New reports about casinos stopping US activity
This week, another turn emerged in the somewhat confusing position of originally Microgaming-powered online casinos in the United States market, which perhaps due to the latest federal action against major online poker houses in the country seem to have decided to exit the US market.
According to one senior affiliate who sent a message to players, "It is with a heavy heart that I have to tell you all that all MG US facing brands are shutting down as of 12am. I know some are concerned about withdrawing money and how this will effect payouts, the truth is right now I do not know.
"I was to told by several that the software owners (NOT THE CASINOS) have made this decision so the casinos have to do what they are told! This will put many out of business I am sure as well.
"They are going to be letting funds loose I am sure via QT but that is all I know, the do NOT have any processors in place otherwise. They may have to take a few weeks to get you paid so all I can do is suggest you be patient as of right now you know as much as I do."
It has been speculated that the financial structures in the States have been so shattered by the DoJ attacks that the operators have been seriously discouraged from continuing to do their business in the midst of such hostility. The casinos that stopped taking US players, according to the latest player reports, which keep adding new names to the list, include 7 Sultans, Platinum Play, Royal Vegas, Villento, Vegas Palms, Rich Reels, Fortune Lounge, All Jackpots, Riverbelle, Maple and All Slots.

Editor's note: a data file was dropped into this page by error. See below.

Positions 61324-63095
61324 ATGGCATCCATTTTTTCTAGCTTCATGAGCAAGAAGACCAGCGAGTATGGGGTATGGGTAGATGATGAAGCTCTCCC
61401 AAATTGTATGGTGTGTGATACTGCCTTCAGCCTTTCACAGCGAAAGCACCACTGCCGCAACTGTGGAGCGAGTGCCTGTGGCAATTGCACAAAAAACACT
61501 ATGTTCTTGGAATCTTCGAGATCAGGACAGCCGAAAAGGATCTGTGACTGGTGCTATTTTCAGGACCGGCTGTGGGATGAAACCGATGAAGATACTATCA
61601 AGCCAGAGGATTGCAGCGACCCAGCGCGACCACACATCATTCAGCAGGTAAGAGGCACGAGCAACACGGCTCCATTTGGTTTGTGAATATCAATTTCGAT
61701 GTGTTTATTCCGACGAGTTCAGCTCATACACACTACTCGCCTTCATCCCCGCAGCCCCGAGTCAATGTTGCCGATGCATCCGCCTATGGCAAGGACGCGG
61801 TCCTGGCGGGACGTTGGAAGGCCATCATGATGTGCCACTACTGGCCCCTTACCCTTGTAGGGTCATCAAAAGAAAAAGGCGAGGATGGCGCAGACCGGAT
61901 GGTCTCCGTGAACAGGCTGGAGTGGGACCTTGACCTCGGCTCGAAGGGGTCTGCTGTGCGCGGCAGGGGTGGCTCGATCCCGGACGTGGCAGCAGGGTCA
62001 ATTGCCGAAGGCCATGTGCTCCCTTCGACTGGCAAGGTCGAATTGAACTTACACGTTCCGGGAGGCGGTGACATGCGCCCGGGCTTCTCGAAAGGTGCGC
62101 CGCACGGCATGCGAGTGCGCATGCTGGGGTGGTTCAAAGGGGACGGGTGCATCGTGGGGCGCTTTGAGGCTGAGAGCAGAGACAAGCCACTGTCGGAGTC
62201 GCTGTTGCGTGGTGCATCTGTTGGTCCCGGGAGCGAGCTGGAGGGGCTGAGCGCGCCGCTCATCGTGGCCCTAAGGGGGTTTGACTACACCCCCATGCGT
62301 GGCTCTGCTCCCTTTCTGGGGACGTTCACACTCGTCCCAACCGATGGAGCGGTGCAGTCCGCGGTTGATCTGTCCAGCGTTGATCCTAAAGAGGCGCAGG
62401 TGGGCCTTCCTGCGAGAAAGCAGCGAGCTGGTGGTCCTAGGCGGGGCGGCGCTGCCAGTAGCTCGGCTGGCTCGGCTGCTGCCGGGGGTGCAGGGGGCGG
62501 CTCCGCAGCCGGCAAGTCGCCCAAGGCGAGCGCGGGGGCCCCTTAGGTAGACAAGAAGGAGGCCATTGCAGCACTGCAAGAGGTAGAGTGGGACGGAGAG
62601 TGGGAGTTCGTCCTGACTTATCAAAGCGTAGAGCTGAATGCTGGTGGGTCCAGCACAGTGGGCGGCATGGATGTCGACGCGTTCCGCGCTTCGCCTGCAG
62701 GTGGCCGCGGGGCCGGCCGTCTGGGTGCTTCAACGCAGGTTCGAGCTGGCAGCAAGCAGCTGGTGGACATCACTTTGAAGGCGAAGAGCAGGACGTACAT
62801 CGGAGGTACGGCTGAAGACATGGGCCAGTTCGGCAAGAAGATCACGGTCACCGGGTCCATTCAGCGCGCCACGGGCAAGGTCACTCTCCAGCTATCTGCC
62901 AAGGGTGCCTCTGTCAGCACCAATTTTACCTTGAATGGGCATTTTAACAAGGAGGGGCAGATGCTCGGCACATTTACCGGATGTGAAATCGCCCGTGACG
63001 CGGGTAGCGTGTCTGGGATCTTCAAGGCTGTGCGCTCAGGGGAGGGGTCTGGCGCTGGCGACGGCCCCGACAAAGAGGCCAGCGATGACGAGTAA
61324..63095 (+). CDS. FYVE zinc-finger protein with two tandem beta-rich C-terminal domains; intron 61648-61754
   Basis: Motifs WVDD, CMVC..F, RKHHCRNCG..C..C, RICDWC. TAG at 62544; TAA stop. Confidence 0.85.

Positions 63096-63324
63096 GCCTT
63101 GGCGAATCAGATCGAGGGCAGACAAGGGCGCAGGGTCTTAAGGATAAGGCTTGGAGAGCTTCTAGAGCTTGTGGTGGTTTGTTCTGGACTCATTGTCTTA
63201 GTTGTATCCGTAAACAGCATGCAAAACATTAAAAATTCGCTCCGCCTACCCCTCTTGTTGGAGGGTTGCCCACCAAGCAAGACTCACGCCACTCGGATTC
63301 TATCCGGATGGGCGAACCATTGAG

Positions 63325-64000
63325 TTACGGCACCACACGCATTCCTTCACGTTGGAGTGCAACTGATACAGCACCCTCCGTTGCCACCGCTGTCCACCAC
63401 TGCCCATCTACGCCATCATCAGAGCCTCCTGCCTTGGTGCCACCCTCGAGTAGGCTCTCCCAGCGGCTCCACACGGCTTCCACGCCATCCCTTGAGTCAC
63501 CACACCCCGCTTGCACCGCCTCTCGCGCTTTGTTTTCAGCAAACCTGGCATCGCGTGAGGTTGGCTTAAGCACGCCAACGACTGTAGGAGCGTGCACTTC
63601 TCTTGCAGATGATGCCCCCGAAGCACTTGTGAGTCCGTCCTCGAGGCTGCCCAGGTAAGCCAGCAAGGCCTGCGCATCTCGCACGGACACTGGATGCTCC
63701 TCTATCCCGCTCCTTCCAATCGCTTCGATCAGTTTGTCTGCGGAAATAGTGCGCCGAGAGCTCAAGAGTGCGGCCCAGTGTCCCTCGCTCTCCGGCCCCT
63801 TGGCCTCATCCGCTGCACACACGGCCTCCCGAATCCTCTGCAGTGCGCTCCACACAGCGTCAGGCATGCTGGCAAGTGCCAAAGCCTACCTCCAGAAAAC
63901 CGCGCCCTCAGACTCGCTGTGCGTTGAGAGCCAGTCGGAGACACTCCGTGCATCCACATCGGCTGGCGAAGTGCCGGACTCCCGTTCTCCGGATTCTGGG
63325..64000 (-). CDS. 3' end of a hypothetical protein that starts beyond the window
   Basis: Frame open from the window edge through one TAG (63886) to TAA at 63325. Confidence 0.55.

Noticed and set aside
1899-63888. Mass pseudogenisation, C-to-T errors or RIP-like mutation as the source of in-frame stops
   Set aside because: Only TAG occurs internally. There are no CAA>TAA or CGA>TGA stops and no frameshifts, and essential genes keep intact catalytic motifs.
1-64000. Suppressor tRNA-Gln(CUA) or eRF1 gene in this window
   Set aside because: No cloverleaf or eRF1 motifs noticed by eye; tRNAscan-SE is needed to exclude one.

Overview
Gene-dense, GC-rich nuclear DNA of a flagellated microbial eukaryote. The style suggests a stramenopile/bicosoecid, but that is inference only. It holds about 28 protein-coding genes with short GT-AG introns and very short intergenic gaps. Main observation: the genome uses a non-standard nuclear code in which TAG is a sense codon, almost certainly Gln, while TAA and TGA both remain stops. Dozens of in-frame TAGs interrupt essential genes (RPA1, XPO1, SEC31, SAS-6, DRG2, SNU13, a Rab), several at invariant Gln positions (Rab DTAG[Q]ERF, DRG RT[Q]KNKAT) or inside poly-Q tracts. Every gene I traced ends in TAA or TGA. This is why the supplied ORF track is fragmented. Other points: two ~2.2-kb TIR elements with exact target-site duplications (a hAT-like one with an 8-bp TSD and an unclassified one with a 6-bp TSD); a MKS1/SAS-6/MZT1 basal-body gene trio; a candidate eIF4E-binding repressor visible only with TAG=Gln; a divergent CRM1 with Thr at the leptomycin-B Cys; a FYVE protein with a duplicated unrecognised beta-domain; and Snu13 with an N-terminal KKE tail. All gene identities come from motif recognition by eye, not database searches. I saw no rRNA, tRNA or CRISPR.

If the trend continues, the US-based players will face a serious threat of less respectable and perhaps even fly-by-night operators who have little respect for responsible gambling, player privacy or professional ethics entering the market to fill the empty spots. The situation is similar with constantly prosecuted e-processors.
Now it all seems to be up to Congressman Barney Frank's bill HR1174, which also seems to be less than hopeful in a Republican-controlled Congress. And, there’s also the "authorised-by-default" legalization initiative in Washington D.C, but the question remains – how’s that going to work?